Child arrangements is basically making sure the best interest of your children when you are separated from your partner. It is an arrangement you agree with your partner for looking after your children.
• Where would the children live after separation
• How much time they will spend with each partner?
• Child maintenance, financially support of the children involved.
It can be mutually agreed among the partners or through the services of professional mediators. You can then write a parenting plan or consent order for your record. You may not have to apply to the court but you can use a solicitor to make it legally binding on both partners.
If you cannot agree the you can apply to the court to decide but you have to show to court that you have attended mediation and other conciliatory options. Or you will have to apply to the court in cases of domestic violence or where social services are involved.
A consent order is a legal document that confirms your agreement. It can include details about how you’ll look after your children, such as:
• where they live
• when they spend time with each parent
• when and what other types of contact take placee.g phone calls
Both partners have to sign the draft consent order and then it has to be approved from the court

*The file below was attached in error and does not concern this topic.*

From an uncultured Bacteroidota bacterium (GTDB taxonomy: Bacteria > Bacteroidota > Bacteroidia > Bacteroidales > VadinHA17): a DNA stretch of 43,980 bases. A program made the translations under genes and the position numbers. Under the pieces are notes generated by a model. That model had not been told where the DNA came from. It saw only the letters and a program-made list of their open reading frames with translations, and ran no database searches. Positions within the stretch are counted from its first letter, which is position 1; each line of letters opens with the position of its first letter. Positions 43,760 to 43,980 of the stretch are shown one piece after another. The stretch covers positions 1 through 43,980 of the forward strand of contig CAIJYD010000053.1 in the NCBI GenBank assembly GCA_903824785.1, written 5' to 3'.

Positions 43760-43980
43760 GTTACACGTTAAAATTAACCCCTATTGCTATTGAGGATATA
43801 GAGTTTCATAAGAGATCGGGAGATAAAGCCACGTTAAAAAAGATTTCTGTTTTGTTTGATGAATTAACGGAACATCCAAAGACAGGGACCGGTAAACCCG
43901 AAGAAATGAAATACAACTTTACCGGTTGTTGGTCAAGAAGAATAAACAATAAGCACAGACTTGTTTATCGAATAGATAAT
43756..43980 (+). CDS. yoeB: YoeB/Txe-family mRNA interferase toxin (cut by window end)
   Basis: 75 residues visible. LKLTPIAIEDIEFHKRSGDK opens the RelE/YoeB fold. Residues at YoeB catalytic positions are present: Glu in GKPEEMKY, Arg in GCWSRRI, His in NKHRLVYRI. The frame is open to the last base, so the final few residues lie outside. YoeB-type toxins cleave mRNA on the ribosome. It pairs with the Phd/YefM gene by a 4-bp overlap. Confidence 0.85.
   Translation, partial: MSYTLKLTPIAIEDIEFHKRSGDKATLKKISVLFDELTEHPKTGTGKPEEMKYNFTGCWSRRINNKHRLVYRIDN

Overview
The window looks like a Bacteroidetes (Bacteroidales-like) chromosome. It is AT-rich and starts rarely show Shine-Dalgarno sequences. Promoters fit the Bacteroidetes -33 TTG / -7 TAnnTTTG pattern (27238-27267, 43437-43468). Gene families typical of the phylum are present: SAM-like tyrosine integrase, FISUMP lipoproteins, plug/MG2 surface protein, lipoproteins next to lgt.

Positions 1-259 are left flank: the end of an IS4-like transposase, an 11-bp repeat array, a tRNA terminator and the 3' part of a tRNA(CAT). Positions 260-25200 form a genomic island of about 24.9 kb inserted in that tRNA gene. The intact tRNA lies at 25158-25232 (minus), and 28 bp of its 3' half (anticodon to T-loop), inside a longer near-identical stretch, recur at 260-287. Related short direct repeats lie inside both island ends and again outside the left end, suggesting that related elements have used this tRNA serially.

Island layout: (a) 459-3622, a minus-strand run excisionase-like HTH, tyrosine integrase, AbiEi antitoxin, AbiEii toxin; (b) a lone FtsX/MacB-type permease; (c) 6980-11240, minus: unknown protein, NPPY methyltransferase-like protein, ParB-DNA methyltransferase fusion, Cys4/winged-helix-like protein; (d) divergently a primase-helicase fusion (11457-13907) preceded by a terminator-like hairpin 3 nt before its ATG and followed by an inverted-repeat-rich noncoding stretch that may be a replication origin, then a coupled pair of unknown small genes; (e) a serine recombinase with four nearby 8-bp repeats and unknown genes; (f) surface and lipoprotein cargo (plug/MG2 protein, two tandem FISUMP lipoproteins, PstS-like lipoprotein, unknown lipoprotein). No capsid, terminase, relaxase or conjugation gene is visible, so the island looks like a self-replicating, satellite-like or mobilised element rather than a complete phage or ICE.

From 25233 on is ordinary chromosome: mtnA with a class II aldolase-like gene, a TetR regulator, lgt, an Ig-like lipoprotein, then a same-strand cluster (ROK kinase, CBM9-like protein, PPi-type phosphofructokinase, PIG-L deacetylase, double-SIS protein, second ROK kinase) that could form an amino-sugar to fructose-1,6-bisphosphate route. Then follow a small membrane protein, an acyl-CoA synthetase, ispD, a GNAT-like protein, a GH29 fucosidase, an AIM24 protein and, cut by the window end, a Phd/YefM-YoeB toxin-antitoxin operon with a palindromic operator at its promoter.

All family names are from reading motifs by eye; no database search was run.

Cafcass stands for Children and Family Court Advisory and Support Service.
Cafcass represents children in family court cases in England. Theypriorities children’s needs, wishes and feelings and represent children in the family court and that decisions are made in their best interests.
The court can ask Cafcass to provide a report on your case to help decide what’s best for the child.
The Cafcass officer may ask your child about their feelings. You’ll get a copy of the report when it’s written.
Children Welfare Prevail
Courts always put the welfare of children first. They will think about the:
• child’s wishes and feelings
• child’s physical, emotional and educational needs
• effect of changes on their behaviour
• child’s age, gender, characteristics and background
• possible risk of harm to the child
• ability of parents to meet the child’s needs
Only those order are made which court thinks is in the best interest of the children.
You can also apply to court of any changes in an existing court order or consent order. You can also apply to the court to enforce an order if the other party is following the directions.
You can suggest agreed changes in the existing order in the form of a draft order and apply to the court for approval.
You can apply to the court to enforce the order
The court will look at the facts again to see if anything has changed.
If the court enforces the orderthey might make:
• an ‘enforcement order’ - this means your ex-partner has to do between 40 and 200 hours of unpaid work
• an ‘order for compensation for financial loss’ - this means your ex-partner has to pay back any money you’ve lost because they did not follow the order
• You can go back to the court if your ex-partner still does not do as the court ordered.
The court might not enforce the existing order if they think that your ex-partner is not following it because:
• they have a good reason
• it’s better for your children to do something different
You can go back to the court if you do not agree with their decision or your situation changes.